On Sunday, the eight grand leaders walked up on stage in various states of deer-in-the-headlights Derby grand leader postures for the ceremony that would decide who would win the truck and who the boat.
Bob and Fran Clay of Chappy, the retired owners of the Clay Family Car dealerships and the couple responsible for the grand prize of a Nissan Titan pickup truck, were seated in the front row. Bob asked if the four boat division winners were all Islanders. I said they were.
"I'm very excited about that," said Bob, a hard fisherman and nice guy. His sentiments were echoed by the crowd, judging by the cheers when Derby president Ed Jerome described the process by which each grand leader would pick a key that would then be inserted into a lock.
First up were the boat winners. The first person in line was Geoff Codding. He handed Ed his key. "This is for the truck," said Ed as he inserted the key in the lock and turned it: Click!
Cheers erupted in the room as Geoff shook his head in amazement and exhaled. He was speechless.
Now it was the turn of the shore winners. First to walk to the podium was Don Sexton. Ed tried his key.
"Nope," said Don as the lock refused to budge.
Roland (aka Babe) Perreault, winner of the senior nonresident bluefish category, stands with his fiancé and fishing pal Sherry Mele.
Willy Pate, the father of three girls and one boy, was next. "C'mon Willy," shouted people in the crowd. The room grew quiet as Ed tried the key: Click!
Willy appeared momentarily stunned at his good fortune.
In turn each man stepped to the microphone and said thanks briefly and sincerely for a Derby that meant more than any prize would ever represent.
The Derby had always been a part of their lives. Coincidentally both men had been recipients of four-year scholarships provided by the Derby each year to two Martha's Vineyard Regional High School graduates.
The Derby scholarship program is at the heart of the contests. After the ceremony Ed told me that next year the Derby plans to give away $30,000 in scholarship aid.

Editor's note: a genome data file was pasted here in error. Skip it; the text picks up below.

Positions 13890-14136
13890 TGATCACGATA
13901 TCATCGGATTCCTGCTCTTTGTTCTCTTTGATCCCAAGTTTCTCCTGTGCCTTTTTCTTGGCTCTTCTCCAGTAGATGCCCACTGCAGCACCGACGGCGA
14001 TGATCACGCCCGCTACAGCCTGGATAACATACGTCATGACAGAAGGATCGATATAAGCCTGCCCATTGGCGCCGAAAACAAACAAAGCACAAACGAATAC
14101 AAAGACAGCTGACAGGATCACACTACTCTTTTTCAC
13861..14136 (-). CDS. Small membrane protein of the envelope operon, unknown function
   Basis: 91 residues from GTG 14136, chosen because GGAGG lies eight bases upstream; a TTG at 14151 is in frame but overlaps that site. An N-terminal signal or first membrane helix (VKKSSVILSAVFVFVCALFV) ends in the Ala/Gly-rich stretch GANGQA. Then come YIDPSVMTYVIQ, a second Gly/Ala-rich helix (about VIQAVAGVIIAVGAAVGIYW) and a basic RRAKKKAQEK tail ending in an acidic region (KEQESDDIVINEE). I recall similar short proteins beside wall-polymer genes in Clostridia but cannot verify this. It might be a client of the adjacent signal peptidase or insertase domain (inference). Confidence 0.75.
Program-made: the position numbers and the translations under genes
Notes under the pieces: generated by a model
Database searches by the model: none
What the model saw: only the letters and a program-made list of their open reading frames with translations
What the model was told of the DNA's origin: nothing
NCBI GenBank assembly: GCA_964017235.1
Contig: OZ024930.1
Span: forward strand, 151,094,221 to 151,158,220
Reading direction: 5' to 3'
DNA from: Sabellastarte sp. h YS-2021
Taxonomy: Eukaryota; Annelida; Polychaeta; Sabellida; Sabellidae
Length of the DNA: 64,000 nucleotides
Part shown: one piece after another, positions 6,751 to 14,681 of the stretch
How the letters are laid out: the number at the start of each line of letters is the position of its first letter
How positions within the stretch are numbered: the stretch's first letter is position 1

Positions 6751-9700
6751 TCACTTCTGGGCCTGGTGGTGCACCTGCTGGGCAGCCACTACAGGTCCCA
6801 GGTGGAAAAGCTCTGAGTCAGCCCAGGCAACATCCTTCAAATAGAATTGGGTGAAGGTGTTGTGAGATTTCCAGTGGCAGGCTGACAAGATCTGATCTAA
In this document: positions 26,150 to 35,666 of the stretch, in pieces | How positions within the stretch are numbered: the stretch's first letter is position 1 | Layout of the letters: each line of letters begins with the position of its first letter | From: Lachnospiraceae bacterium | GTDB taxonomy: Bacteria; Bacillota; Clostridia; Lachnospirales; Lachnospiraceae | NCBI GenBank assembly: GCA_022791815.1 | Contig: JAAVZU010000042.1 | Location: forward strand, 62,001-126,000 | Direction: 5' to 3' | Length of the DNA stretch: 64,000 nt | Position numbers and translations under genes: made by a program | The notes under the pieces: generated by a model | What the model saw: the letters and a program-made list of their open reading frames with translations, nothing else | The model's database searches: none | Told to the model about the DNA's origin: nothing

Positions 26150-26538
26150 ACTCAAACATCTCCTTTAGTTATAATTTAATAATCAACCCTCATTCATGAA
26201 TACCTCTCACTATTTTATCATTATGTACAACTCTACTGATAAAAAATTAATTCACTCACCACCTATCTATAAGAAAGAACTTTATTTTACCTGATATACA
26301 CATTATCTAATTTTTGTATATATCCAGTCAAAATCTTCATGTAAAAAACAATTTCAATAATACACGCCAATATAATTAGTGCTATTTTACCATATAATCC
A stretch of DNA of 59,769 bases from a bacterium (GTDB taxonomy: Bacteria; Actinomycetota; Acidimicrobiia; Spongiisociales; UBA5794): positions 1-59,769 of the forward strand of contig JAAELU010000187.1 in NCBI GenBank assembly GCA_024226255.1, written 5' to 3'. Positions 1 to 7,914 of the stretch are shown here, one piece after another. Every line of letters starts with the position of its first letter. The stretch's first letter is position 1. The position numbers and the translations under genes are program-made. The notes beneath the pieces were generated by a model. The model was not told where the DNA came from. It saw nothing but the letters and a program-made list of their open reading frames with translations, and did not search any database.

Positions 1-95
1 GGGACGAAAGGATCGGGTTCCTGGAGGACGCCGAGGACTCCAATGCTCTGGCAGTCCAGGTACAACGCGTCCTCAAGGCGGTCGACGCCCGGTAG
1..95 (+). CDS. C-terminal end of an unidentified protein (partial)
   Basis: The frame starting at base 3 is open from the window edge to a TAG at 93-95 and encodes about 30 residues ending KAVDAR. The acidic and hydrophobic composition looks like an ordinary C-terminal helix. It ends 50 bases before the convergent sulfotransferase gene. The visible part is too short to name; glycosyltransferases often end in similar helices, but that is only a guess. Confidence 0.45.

The move to the Outerland from the Atlantic Connection due to its closing provided a large, comfortable venue for the awards ceremony and plenty of room for fishermen to exchange opinions and stories.
Generally speaking the conversations at the conclusion of the Derby awards ceremony revolve around fishing. The big ones people caught and the ones that got away.
For most of us there was not much to talk about. I could hardly embellish my one Derby fishing story, a black sea bass that weighed about two pounds.
Father and son Chris and Robert Gibson of Oak Bluffs won the Beaulieu/Loud Memorial award, given in memory of the two fathers and their two sons.
"Once again the cream rose to the top," said John Schillinger, the 2000 albie grand leader and a man who knows what it takes to win the Derby.
Jeff Sayre of Oak Bluffs, a fishing guide and past fly rod champ, agreed. But when it came time to swap fish stories they provided one measure of just how poor the fishing had been.
"I got a deer this Derby," said Jeff. "So did I," said John.
As the details were swapped it turned out that both men had hit deer in the same area of Aquinnah in the morning on the way to the boat launch in pursuit of a Derby winner.
John hit the deer with his truck and ran over it with his boat trailer. It was not exactly an albatross but he took the incident as a bad omen.
Ally Moore of Oak Bluffs, winner of the shore fly rod striped bass division, sits on one of his prizes, a pontoon raft, with his nephew Gordon Moore and daughter Emily Rose.
"Talk about bad karma," said John. "I told myself, I just killed a deer, I'm never going to catch a bass."
Curious, I asked him, "Did you catch a bass?"
"No," said John. "It screwed up my whole day."
Lost and not found
I received an e-mail from the Derby chairman regarding a lost fly rod. Frank O'Rourke, an off-Island fisherman, said he was so involved in eating a Humphreys tuna sandwich that he failed to properly secure the fly rod he won in the 2003 Derby to the roof of his truck.
His cherished Derby T3-909 Orvis rod and reel was lost somewhere between the gut and East Beach. If you found it, please e-mail Frank at StripedBass@aol.com.
Women fly fishers gather
The Derby ended and the fishing improved. I do not recommend putting away the fishing gear just yet.
The Vineyard's good late fall fishing and uncrowded waters will be the backdrop for the 2006 International Women Fly Fishers (IWFF) festival that begins today and is located at the Harbor View Hotel in Edgartown.
Founded in 1996, the IWFF is an international women's fly fishing organization with over 300 women members, and according to the web site (www.intlwomenflyfishers.org) "a few very supportive men."
The four-day event includes plenty of time fishing, instructional workshops with well-known experts, and a banquet and auction. Anyone interested in joining the fun should call fly fishing record holder Karen Kukolich of Edgartown at 508-627-8556.
Congratulations to all the fishermen in the 61st annual Derby. This is my last regular fishing column of the season. It provides an opportunity to say thank you to the many people who shared their stories and photographs with me and say thank you also to my many readers for their words of support.